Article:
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Defining 10 Year Outcomes with Living Donor Liver Transplantation in North America
Kim M Olthoff1, Abby Smith*2, Michael Abecassis3, Talia Baker*3, Carl Berg*4, Charlotte Beil*2, Jean Emond5, Gregory Everson*6, Chris Freise7, Brenda Gillespie*2, Benjamin Samstein*5, Abraham Shaked1
1University of Pennsylvania, Philadelphia, PA;2Arbor Research, Ann Arbor, MI;3Northwestern University, Chicago, IL;4Duke University, Durham, NC;5Columbia University, New York, NY;6University of Colorado, Denver, CO;7University of California San Francisco, San Francisco, CA

Objectives: Living donor liver transplantation (LDLT) provides an important surgical option for end-stage liver disease. The Adult-to-Adult Living Donor Liver Transplantation Cohort Study (A2ALL), the first multicenter prospective NIH study for LDLT, compared survival benefit between LDLT and deceased donor liver transplant (DDLT) at experienced transplant centers. Post-transplant outcomes up to 10 years were compared and key variables impacting survival identified.
Methods: Outcomes of 1428 liver recipients (964 LDLT) enrolled in A2ALL transplanted between 1/1/1998 and 1/31/2014 at 12 North American centers with median follow-up 4.8 years were analyzed. Kaplan-Meier and multivariable Cox models of time from transplant to death or graft failure were performed.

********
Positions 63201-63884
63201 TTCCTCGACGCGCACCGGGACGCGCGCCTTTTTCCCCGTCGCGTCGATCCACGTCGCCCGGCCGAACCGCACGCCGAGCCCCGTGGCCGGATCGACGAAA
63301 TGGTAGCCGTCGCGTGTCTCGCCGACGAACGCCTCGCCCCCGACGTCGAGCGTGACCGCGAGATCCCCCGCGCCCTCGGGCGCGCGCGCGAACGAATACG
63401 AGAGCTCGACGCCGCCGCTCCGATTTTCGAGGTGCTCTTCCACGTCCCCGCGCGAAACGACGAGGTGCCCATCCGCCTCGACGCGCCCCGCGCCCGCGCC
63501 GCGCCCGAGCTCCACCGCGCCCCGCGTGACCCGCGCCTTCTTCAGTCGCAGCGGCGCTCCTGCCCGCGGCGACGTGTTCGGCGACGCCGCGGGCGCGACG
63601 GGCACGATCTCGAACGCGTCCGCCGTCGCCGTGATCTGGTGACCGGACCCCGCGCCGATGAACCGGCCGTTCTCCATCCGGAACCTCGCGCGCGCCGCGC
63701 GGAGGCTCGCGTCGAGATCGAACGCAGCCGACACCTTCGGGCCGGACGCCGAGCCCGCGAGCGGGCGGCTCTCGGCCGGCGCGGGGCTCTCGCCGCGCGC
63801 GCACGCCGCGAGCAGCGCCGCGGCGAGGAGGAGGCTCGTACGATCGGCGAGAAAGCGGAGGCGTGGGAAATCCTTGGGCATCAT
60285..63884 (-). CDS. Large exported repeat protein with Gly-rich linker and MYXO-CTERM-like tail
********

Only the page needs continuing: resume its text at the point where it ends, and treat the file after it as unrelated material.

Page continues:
Results: LDLT recipients had higher prevalence of white race, less HCV/HCC, lower mean MELD (15.4 vs 20.4), and fewer were transplanted from ICU, inpatient, on dialysis, ventilated, or with ascites. Post-transplant ICU days were less for LDLT. Patient 10-yr survival was 70% (LDLT) and 66% (DDLT). Unadjusted survival was higher with LDLT (P=0.05) but attenuated after adjustment (P=0.69). For all recipients, female gender and PSC were associated with improved survival. Factors associated with worse survival were dialysis, and older recipient/donor age. Era of transplantation and type of donated lobe did not significantly impact survival.
Summary: Both LDLT and DDLT provide outstanding long-term survival. LDLT provides significant benefit resulting in transplantation at a lower MELD score, decreased death on waitlist, and excellent post-transplant outcomes. Recipient diagnosis, renal failure and ages of recipient and donor should be considered in decision-making regarding timing of transplant and donor options.


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